Mobile operating system vendors are starting to give us the ability to become more aware of (and limit) the time we spend using our devices. For example, the Screen Time feature in Apple’s iOS 12 will make it possible for users of iPhones and iPads to define how long they want to spend using specific apps or entire app categories.

If adopted widely, these capabilities will impact the way many information environments are designed. Today, many apps and websites are structured to increase the engagement of their users. This is especially true of environments that are supported by advertising since the more time people spend in them translates directly to more exposure, and hence more money.

The novelty of always-connected supercomputers in our pockets at all times has fostered a cavalier attitude towards how we apportion our attention when in the presence of these things. The time we spend online has more than doubled over the past decade.

As digital designers, we have the responsibility to question the desirability of using engagement as the primary measure of success for our information environments. While it may be appropriate for some cases, engagement is overused today. This is because engagement is easy to measure, easy to design for, and in many cases (such as advertising,) it translates directly to higher revenues.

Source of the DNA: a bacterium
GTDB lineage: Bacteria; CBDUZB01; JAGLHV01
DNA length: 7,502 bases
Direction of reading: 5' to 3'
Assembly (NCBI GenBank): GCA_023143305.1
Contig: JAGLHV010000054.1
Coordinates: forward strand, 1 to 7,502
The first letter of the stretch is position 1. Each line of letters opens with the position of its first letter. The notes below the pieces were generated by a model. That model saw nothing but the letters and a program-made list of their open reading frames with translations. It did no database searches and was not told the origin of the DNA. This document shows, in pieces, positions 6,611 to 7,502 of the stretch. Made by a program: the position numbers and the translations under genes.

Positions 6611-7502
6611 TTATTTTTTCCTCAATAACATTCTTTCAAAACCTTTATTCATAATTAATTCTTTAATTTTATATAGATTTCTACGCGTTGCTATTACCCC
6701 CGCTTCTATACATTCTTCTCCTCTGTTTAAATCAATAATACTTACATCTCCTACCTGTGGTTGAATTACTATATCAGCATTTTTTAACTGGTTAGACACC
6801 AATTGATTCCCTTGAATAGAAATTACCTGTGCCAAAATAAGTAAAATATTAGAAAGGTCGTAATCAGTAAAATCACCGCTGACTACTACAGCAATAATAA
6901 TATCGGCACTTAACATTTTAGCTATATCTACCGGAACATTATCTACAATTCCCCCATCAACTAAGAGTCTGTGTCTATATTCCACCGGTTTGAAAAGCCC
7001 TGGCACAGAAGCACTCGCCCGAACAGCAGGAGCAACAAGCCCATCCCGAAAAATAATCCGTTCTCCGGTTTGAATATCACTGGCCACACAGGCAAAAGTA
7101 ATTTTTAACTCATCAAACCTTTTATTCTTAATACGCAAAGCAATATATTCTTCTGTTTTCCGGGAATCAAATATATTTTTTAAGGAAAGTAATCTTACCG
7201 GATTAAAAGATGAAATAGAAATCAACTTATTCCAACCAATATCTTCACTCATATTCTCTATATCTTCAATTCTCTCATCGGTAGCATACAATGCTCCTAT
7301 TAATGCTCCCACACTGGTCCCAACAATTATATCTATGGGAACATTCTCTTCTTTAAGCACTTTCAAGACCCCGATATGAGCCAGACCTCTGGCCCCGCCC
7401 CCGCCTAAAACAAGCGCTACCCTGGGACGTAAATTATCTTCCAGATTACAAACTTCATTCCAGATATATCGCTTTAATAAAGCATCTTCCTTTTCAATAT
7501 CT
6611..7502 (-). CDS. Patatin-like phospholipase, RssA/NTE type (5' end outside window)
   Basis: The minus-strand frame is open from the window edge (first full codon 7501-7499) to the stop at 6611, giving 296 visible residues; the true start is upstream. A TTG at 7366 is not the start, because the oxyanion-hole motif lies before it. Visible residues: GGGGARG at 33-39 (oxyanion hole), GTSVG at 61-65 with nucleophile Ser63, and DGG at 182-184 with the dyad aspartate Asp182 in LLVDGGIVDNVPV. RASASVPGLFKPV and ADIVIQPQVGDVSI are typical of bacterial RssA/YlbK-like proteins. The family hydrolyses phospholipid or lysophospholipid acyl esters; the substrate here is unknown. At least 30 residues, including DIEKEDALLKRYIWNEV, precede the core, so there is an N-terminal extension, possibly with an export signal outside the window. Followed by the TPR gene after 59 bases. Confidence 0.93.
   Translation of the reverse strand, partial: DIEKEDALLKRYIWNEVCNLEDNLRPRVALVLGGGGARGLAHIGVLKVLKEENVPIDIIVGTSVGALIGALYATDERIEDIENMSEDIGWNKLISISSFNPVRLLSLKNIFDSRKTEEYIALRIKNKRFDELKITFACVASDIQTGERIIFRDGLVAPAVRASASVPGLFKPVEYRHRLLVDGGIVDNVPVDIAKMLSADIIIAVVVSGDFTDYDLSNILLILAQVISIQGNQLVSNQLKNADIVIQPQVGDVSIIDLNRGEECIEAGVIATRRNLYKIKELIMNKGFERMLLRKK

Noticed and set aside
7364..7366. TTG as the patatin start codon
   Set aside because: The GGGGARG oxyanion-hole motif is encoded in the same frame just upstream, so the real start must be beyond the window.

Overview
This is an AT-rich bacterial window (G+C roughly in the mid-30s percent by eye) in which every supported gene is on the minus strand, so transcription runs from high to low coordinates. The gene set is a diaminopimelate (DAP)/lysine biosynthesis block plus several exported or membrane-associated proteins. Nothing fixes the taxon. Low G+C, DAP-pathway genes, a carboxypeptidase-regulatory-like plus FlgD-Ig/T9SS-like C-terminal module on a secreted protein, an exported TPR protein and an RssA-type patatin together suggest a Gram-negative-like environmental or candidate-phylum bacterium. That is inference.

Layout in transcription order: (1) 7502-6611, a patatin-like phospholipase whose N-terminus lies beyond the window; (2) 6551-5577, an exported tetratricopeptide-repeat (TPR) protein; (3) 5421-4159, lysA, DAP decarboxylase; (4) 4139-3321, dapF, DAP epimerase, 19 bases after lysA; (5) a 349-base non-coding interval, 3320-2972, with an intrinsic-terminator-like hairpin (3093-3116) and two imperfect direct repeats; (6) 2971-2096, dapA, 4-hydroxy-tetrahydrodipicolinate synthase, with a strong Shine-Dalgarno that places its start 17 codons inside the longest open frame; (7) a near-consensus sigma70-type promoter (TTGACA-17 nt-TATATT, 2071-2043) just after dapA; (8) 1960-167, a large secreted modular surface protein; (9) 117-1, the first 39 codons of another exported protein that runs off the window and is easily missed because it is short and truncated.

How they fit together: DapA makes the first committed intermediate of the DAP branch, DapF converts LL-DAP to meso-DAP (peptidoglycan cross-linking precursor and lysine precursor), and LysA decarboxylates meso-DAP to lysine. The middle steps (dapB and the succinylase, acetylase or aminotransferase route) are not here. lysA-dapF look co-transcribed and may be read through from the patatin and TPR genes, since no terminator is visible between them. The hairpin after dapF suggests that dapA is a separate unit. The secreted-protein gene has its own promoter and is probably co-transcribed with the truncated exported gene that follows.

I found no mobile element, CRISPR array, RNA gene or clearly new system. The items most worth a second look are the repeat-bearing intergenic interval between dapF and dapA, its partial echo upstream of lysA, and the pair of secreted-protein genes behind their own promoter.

But the drive towards user engagement is a losing proposition. It’s a zero-sum game; you have a limited amount of time in the day — and ultimately, in your life as a whole. Whatever time you spend in one app will come at the expense of time spent engaging with other apps — or worse, spent engaging with other people in your life. Google and Apple’s “digital wellbeing” and “digital health” initiatives are an admission that this has become an issue for many people. With time, we will become more sophisticated about the tradeoffs we’re making when we enter these environments.